This is a rush transcript. Copy may not be in its final form.AMY GOODMAN: President Biden arrived in Israel Wednesday for a four-day visit that includes a stop in Saudi Arabia. Israel’s interim Prime Minister Yair Lapid held a red carpet ceremony as Biden landed in Tel Aviv, giving him what The New York Times called a “rapturous welcome,” calling him “our brother Joseph.” Meanwhile, Biden vowed to deepen Israel’s ties with the U.S.
PRESIDENT JOE BIDEN: Now, as president, I’m proud to say that our relationship with the state of Israel is deeper and stronger, in my view, than it’s ever been. And with this visit, we’re strengthening our connections even further. We have reaffirmed the unshakable commitment of the United States to Israel’s security, including partnering with Israel on the most cutting-edge defense systems in the world.
AMY GOODMAN: Today President Biden met with Prime Minister Lapid about Iran’s nuclear program and the war in Ukraine. The U.S. and Israel are expected to announce a joint declaration building on past calls to take military action to halt Iran’s nuclear program.
Biden and Lapid will also participate in the first-ever — they just did — the first-ever I2U2 virtual summit. “I2U2” stands for India, Israel, the UAE, United States. That’s along with Prime Minister Narendra Modi and Emirati President Mohamed bin Zayed Al Nahyan.
On Friday, Biden will visit the occupied West Bank, meet with Palestinian President Mahmoud Abbas. Ahead of Biden’s trip, activists hung banners in Bethlehem that read, “Mr. President, this is apartheid.” This is Kareem Jubran with the Israeli human rights group B’Tselem.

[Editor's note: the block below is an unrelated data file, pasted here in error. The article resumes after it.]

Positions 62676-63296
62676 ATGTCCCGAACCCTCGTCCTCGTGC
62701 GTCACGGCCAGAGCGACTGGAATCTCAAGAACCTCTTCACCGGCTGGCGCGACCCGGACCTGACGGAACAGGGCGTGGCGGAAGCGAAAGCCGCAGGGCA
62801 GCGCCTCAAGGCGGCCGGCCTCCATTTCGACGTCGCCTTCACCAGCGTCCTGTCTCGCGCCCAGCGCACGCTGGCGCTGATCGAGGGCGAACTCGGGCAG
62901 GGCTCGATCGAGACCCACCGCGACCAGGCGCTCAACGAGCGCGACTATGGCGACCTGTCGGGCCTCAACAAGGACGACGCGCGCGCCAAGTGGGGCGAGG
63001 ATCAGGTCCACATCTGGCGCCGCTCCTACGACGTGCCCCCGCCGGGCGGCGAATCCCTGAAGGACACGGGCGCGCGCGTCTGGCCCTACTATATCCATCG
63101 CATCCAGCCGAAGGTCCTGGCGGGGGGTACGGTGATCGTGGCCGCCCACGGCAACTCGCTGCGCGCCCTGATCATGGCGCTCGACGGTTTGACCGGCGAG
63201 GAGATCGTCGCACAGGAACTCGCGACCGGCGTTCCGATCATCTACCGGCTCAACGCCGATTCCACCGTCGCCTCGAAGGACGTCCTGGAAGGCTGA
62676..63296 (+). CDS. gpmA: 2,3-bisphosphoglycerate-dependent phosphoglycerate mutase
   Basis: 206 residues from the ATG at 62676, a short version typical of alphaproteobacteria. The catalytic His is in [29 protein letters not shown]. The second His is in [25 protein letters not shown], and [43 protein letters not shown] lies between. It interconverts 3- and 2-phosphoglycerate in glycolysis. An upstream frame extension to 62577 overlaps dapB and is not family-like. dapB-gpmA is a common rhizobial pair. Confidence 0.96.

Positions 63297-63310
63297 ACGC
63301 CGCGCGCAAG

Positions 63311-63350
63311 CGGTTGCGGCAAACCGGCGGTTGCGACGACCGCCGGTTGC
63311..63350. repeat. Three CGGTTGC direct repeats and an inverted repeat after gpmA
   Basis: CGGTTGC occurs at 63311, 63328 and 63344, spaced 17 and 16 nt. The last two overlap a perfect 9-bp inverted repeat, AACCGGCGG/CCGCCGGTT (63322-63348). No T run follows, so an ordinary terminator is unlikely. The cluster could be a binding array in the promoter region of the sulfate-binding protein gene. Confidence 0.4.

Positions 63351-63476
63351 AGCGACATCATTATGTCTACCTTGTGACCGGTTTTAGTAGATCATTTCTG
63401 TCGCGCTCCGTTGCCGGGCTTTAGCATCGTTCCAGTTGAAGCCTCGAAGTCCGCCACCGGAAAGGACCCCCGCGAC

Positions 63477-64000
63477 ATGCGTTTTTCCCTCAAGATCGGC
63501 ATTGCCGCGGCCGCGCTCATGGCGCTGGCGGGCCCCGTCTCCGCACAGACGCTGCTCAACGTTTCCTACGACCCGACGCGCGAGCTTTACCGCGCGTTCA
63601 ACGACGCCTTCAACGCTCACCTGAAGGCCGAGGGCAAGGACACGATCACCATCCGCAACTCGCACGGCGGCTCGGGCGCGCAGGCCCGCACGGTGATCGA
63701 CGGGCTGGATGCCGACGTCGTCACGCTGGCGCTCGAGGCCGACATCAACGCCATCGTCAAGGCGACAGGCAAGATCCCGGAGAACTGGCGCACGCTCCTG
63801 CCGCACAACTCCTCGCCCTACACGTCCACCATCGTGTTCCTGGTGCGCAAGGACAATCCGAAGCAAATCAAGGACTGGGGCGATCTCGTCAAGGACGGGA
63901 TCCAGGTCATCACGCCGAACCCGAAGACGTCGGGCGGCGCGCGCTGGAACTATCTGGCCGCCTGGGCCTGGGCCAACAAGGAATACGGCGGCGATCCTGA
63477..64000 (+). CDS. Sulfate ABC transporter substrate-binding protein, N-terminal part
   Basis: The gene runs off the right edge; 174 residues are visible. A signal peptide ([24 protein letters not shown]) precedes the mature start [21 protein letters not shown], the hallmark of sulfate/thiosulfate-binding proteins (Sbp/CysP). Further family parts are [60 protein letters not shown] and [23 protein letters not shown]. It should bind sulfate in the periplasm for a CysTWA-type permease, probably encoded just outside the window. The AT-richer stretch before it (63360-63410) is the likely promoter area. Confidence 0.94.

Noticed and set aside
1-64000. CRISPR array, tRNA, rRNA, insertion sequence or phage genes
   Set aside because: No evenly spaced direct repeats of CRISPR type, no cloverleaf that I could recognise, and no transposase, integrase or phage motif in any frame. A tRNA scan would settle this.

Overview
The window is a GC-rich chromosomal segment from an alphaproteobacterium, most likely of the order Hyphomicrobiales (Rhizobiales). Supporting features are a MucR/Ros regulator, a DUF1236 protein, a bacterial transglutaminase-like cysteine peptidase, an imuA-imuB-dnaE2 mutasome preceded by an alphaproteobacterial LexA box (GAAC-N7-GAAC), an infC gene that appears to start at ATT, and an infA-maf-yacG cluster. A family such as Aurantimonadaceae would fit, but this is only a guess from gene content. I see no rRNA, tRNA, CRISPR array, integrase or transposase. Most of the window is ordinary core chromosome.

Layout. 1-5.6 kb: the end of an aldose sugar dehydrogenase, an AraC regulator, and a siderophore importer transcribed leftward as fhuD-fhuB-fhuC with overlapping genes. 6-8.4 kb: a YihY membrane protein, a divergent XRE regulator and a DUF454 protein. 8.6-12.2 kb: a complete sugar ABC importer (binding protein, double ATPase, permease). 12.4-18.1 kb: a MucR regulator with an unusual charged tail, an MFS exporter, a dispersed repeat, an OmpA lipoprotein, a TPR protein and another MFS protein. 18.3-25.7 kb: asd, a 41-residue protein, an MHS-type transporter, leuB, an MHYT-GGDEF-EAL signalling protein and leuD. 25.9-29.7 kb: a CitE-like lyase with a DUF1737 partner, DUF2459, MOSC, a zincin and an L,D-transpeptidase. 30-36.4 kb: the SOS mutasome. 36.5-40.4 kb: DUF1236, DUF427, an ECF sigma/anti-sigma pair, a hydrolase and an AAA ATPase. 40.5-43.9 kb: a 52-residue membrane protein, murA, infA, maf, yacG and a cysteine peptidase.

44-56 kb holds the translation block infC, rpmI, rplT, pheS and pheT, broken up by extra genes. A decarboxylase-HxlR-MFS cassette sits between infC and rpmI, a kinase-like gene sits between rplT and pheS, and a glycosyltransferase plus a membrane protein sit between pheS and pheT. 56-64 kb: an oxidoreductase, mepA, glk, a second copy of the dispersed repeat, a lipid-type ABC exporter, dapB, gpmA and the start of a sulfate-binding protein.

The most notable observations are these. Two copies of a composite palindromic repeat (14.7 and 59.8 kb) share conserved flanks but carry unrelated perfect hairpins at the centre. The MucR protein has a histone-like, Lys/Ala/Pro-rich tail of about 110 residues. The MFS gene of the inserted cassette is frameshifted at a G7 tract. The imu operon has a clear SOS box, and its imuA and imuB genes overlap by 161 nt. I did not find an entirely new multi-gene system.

KAREEM JUBRAN: [translated] This campaign by B’Tselem, which involves hanging banners reading, “Mr. President, this is apartheid,” identifies Israel as a country of apartheid. We hold the American administration responsible for supporting the Israeli apartheid regime. The United States of America, as a democratic country, should push for an end to this system.
AMY GOODMAN: Biden’s first visit to the Middle East as president is also aimed at normalizing relations between Israel and Saudi Arabia. On Friday, Biden will fly to Saudi Arabia for talks with Saudi officials, which we’ll discuss more later in the broadcast.
But first, the Middle East trip comes as the Biden administration is facing pressure to scrap plans to build a U.S. embassy in Jerusalem after a Palestinian legal group revealed the proposed diplomatic compound is located on land that was illegally confiscated by Israel from Palestinians in 1948. The historical documents were made public by the Palestinian legal group Adalah ahead of Biden’s trip to Israel and the occupied West Bank.
For more, we’re joined by Rashid Khalidi, a Palestinian American professor who’s a descendant of some of the owners of these properties. Rashid Khalidi is Edward Said professor of modern Arab studies at Columbia University, the author of a number of books, including his latest, The Hundred Years’ War on Palestine. He’s joining us from near Aix-en-Provence in France.
Professor Khalidi, welcome back to Democracy Now! Why don’t we start there, around this issue of the proposed U.S. embassy, already very controversial, being built in Jerusalem, and the property that it is proposed to be built on?